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US East coast ports launch green ammonia feasibility study

Posted on April 10, 2023

The increasing promise of green ammonia in the maritime industries is rapidly being recognised. Now some major players in the maritime industry have inked a Memorandum of Understanding (MoU) to undertake a feasibility study of green ammonia to fuel ships operating on the east coast of the United States.

Ammonia is a promising alternative marine fuel for reducing greenhouse gas emissions in the shipping industry. It does not emit CO2 when burned and aligns with the International Maritime Organisation’s (IMO) goal of halving emissions by 2050. Green ammonia produced from renewable sources is carbon-free and can provide significant environmental benefits.

The participants of the study include many heavy-hitters in the industry, including the American Bureau of Shipping, A.P. Moller – Maersk (Maersk), Fleet Management Limited, Georgia Ports Authority, Maersk Mc-Kinney Moller Centre for Zero Carbon Shipping, Savage Services, Sumitomo Corporation and TOTE Services.

The real-world study is slated to be centred on the third busiest containerised port in the US—the Port of Savannah.

The study is aimed at the development of a cost-effective green ammonia supply chain. It will look at all aspects of the operation from the commercial production of ammonia fuel, to ammonia bunkering, to safety and standards assessment, and even the design of an Ammonia Bunkering Articulated Tug-Barge (AB-ATB).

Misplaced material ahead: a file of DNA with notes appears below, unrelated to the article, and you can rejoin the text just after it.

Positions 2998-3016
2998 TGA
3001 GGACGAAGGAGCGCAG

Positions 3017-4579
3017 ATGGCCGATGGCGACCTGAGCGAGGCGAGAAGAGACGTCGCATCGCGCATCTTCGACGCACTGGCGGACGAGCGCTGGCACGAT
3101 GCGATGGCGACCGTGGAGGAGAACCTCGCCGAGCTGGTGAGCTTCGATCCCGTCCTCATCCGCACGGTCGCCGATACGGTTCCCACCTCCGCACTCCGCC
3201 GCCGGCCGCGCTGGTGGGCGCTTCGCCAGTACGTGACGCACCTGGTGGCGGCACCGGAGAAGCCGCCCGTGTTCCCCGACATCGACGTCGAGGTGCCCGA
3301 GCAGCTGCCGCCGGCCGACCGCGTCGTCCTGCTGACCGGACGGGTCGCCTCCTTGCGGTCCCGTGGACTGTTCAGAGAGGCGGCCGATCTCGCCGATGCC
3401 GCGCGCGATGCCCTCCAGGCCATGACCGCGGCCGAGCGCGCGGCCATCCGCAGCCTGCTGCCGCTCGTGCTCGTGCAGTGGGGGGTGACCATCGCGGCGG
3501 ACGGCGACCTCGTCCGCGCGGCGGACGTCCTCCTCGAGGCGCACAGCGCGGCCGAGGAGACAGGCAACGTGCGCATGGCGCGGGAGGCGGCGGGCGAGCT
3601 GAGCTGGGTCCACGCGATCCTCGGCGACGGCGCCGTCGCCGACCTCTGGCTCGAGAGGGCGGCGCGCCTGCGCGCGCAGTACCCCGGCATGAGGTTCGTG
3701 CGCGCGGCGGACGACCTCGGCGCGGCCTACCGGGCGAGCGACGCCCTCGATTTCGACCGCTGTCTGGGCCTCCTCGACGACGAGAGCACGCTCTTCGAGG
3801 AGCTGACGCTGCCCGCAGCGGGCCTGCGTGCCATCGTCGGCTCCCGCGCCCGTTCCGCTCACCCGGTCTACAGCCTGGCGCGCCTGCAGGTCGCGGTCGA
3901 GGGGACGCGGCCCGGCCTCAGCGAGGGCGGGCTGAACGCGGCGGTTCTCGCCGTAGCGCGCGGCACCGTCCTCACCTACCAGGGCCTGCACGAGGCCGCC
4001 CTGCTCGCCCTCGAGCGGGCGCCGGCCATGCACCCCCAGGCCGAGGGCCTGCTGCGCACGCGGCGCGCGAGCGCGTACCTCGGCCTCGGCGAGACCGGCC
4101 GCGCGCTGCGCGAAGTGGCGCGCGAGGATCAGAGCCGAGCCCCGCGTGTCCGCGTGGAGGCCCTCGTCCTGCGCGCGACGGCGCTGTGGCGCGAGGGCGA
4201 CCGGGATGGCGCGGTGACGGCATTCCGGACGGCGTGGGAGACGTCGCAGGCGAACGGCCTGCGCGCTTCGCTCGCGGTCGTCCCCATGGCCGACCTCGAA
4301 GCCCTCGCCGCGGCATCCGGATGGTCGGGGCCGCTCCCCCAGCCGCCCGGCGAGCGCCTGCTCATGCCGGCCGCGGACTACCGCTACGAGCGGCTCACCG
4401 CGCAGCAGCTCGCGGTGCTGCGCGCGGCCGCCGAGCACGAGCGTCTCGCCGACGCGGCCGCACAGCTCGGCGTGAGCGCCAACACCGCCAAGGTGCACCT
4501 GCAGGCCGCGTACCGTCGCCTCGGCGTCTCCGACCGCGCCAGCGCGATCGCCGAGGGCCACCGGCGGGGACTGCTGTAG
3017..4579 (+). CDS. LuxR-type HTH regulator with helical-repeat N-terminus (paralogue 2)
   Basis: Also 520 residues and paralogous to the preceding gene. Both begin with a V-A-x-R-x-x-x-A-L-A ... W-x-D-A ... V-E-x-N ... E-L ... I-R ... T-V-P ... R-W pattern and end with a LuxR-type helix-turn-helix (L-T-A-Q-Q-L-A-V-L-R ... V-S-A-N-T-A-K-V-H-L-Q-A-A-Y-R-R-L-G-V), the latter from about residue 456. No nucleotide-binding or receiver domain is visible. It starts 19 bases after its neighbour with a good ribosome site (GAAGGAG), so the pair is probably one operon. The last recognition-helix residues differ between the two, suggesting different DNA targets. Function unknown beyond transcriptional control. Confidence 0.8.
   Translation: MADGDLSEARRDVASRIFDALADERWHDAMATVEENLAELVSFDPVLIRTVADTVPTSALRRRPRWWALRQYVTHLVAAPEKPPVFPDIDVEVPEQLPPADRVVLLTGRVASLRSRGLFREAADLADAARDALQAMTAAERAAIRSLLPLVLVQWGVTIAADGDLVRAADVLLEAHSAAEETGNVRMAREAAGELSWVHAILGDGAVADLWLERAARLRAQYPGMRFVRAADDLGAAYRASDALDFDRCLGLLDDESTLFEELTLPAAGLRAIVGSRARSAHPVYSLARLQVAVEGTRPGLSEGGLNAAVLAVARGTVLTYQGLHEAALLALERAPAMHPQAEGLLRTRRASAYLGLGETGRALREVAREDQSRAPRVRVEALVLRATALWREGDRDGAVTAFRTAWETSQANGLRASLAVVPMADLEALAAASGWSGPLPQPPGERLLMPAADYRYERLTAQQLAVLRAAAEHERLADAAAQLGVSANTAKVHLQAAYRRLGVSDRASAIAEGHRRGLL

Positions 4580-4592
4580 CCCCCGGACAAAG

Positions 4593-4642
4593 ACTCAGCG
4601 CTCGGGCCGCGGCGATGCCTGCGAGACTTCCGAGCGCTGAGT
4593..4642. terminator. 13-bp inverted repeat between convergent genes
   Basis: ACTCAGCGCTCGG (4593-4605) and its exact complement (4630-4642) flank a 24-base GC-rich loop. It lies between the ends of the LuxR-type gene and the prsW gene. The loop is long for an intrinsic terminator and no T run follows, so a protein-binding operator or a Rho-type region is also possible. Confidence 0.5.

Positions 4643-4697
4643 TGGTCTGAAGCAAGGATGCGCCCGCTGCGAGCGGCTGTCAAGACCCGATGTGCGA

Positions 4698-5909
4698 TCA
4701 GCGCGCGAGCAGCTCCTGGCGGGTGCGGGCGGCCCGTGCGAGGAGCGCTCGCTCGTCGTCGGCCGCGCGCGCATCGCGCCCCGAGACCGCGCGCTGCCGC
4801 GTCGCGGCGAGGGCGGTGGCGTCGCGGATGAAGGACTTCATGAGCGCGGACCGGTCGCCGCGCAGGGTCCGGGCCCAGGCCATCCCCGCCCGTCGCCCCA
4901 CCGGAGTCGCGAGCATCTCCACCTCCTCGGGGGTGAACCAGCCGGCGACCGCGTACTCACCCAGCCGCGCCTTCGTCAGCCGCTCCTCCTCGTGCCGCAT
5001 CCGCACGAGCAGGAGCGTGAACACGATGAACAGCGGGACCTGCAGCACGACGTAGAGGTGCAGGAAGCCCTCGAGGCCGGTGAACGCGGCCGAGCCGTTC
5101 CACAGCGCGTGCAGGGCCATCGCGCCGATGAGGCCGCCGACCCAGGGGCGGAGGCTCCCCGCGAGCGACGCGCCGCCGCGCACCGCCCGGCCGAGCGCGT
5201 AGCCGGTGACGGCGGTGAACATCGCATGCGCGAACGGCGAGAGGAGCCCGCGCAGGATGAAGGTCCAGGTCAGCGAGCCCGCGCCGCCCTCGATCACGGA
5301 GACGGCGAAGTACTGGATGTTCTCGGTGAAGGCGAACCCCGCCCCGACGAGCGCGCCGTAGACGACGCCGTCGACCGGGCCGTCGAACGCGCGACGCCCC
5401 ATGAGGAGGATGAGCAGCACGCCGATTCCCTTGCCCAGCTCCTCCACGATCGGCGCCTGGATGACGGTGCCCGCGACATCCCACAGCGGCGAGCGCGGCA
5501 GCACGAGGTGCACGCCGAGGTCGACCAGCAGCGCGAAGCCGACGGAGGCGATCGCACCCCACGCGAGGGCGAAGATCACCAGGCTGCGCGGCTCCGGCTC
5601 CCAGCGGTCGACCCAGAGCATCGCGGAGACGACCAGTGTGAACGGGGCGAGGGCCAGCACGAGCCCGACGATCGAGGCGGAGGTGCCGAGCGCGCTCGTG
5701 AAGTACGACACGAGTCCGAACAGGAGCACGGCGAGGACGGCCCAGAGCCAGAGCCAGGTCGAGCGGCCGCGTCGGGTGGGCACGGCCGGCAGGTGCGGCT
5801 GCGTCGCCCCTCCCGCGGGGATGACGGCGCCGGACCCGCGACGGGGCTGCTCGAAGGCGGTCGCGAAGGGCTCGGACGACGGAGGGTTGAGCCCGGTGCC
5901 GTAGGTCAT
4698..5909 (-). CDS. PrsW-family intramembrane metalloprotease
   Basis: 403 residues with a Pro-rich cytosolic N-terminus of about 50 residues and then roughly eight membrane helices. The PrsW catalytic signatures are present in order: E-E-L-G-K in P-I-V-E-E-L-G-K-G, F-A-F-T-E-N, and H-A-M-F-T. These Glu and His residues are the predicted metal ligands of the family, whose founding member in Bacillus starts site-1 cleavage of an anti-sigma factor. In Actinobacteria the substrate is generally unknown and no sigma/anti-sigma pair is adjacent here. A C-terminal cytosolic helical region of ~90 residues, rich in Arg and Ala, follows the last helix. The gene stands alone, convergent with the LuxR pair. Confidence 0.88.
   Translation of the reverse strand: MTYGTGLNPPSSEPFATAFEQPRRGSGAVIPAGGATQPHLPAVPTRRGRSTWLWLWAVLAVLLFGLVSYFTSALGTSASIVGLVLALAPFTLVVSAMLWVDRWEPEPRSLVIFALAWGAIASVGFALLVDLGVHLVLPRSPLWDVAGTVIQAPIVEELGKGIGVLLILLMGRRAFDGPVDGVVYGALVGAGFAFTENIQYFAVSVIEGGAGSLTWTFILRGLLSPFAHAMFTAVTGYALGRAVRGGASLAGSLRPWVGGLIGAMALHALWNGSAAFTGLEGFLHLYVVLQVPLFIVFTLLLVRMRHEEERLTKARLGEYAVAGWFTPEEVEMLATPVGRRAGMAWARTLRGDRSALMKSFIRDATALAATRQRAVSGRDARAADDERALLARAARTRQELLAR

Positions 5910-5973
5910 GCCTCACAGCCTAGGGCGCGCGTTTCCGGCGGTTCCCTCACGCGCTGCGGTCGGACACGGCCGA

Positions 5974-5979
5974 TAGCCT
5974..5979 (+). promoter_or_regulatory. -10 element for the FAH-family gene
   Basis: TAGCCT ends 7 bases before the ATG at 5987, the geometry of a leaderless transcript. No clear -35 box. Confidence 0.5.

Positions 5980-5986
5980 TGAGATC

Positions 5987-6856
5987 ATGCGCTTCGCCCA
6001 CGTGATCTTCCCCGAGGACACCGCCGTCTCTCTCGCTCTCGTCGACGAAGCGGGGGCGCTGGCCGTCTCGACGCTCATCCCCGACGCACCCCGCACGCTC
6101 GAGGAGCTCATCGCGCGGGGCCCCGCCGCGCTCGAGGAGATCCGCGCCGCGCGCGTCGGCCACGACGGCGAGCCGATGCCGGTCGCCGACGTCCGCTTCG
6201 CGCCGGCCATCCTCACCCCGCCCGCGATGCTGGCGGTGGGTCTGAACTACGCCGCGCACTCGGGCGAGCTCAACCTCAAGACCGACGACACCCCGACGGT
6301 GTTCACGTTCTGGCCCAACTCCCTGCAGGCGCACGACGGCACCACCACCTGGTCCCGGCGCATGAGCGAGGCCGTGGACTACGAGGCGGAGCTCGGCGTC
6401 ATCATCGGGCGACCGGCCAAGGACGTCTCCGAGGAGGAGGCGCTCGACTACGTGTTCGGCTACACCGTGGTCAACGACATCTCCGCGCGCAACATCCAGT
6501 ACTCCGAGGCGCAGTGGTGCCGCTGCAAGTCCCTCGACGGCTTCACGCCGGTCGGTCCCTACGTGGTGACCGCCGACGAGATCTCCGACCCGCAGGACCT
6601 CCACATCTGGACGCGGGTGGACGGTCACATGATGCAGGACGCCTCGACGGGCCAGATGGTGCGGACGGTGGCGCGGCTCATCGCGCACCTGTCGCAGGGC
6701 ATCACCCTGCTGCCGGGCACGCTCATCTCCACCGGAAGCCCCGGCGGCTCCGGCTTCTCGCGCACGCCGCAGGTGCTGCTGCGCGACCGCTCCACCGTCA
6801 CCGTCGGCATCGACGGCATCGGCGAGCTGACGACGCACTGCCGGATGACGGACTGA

Morten Bo Christiansen, Head of Energy Transition at A.P. Moller-Maersk, said, “At Maersk, we are committed to net zero by 2040. To achieve this, we need huge amounts of green fuel for our ships. For now, green methanol is the only pathway that is certain to have material impact in this decade, and we are happy to see the momentum that is building in the shipping industry on this pathway.”

A new venture of this kind inevitably involves a certain element of risk, and Maersk will provide input specific to container vessels and will work on development of safe and reliable ammonia bunkering procedures from the operator’s point of view.

Naturally, Government agencies will be involved in the process to ensure standardisation of operations and regulations in the critical area of safety in ammonia bunkering operations.


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